Confidential information contained in undertakings will only be disclosed where counsel for a party to the undertaking proceedings signs a strict undertaking of confidentiality, and where disclosure is in accordance with the CBSA's policy on the disclosure of information. See Part XV for more information.
The definition of "undertaking" in SIMA provides for two possible types of undertakings in dumping investigations and several possible types in subsidy investigations:
The President may accept an undertaking only when the undertaking eliminates the margin of dumping or the amount of subsidy or, alternatively, removes the injury caused to Canadian industry. An undertaking which causes the price of goods sold to importers in Canada to increase by more than what is required to offset the estimated dumping or subsidizing cannot be accepted.
Undertakings must be made individually by exporters or governments and cannot be made by an association or a group of exporters acting in concert. While discussions with associations, agents, counsel, or affected importers may take place, the formal written offer of the undertaking must be made directly by individual exporters or governments and is accepted by the President only on that basis.
Undertakings are accepted only if they are given by exporters or governments of foreign countries representing all or substantially all of the trade in the product under investigation. The CBSA interprets this to mean that exporters or foreign governments offering undertakings should normally account for at least 85% of the volume of dumped or subsidized imports into Canada. However, representation of 85% of the volume of dumped or subsidized goods does not necessarily mean that the undertaking will be accepted. For example, if an exporter not included in the 85% has a potential to ship large quantities of dumped goods to Canada, the President may conclude that a sufficient percentage of the trade is not covered by the undertaking. Undertakings cannot be accepted and the investigation suspended for some exporters while the investigation continues for others.
The terms of the undertaking must be sufficiently precise and well defined to permit effective monitoring. There must also be an agreement by the exporter or the foreign government to provide evidence considered necessary by the CBSA to substantiate, on an ongoing basis, compliance with the undertaking.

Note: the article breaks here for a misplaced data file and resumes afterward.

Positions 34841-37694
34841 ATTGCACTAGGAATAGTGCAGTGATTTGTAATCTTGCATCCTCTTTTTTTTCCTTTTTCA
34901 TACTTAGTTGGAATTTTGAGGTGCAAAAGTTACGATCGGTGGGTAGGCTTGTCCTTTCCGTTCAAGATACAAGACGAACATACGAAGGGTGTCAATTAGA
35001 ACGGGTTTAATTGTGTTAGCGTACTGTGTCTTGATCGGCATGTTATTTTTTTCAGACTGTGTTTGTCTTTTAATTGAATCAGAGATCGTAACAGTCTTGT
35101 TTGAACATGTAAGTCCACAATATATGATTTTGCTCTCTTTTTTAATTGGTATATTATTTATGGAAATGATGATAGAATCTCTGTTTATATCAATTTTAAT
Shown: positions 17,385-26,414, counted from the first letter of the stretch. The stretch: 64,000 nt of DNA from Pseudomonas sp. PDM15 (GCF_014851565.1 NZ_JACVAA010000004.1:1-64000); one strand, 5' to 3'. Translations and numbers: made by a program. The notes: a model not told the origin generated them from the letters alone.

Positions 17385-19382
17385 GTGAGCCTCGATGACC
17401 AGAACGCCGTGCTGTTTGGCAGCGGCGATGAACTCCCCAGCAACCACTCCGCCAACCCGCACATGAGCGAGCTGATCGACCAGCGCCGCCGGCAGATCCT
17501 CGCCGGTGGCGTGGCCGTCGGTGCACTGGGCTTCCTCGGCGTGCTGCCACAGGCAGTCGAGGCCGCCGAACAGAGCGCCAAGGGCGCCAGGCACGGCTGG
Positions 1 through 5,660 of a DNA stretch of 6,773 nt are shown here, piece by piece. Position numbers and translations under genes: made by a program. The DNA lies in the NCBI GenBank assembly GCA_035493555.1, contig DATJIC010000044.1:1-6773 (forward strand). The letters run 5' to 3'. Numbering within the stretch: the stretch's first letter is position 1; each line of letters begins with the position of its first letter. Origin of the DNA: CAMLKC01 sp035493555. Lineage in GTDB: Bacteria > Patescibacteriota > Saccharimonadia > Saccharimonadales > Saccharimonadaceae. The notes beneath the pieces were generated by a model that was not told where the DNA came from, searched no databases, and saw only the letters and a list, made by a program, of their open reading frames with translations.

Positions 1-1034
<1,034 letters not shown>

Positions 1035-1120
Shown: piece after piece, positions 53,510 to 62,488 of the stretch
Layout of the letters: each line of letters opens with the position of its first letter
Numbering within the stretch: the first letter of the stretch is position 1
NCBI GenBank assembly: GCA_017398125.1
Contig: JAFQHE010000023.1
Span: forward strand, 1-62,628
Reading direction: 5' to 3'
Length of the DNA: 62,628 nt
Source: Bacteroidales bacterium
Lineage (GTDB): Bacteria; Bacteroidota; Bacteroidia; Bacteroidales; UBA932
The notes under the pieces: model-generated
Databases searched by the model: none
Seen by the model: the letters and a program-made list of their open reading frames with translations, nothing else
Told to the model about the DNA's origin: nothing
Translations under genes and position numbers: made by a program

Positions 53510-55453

Finally, the legislation stipulates that the President shall not accept an undertaking which is impracticable to administer. Factors which are considered in assessing the practicability of undertakings include:
Where a proposed undertaking is not acceptable, the exporter or foreign government is advised that the proposal has been considered but has not been accepted, together with reasons for not accepting the proposal. If the reason for rejection is the impracticability of administration, and should time permit further discussions, suggestions may be made regarding the means of overcoming this problem.
An undertaking proposal which satisfies all of the requirements of the legislation may be formally accepted by the President. Written notice of this decision is sent to all parties involved in the investigation. Except for the situation described below, acceptance of an undertaking causes an investigation to be suspended in respect of all exporters, regardless of whether they are covered by an undertaking. In situations where the investigation was suspended due to the acceptance of undertakings, additional undertakings may be accepted after the suspension of the investigation from exporters or foreign governments who had not previously provided any.
An exporter or the foreign government may, at the same time as it submits the undertaking proposal, request that the President complete the investigation and the Tribunal complete its inquiry. In these circumstances, and following the acceptance of the undertaking and the resulting suspension of collection of provisional duties, the President continues the investigation to a final decision while the undertaking remains in place. If the President subsequently terminates the investigation or if the Tribunal concludes that there is no injury caused by the dumping or subsidizing, the President terminates all undertakings. Should an injury finding result, the undertakings that were accepted continue in effect. However, under these circumstances, no additional undertakings can be accepted after the investigation is concluded.
SIMA requires that the President terminate an undertaking upon receipt of a request to do so by a directly concerned person within 30 days of the date of acceptance of the undertaking and prior to the Tribunal's finding. Such persons include the exporter, importer and complainant, and the foreign government in a subsidy case.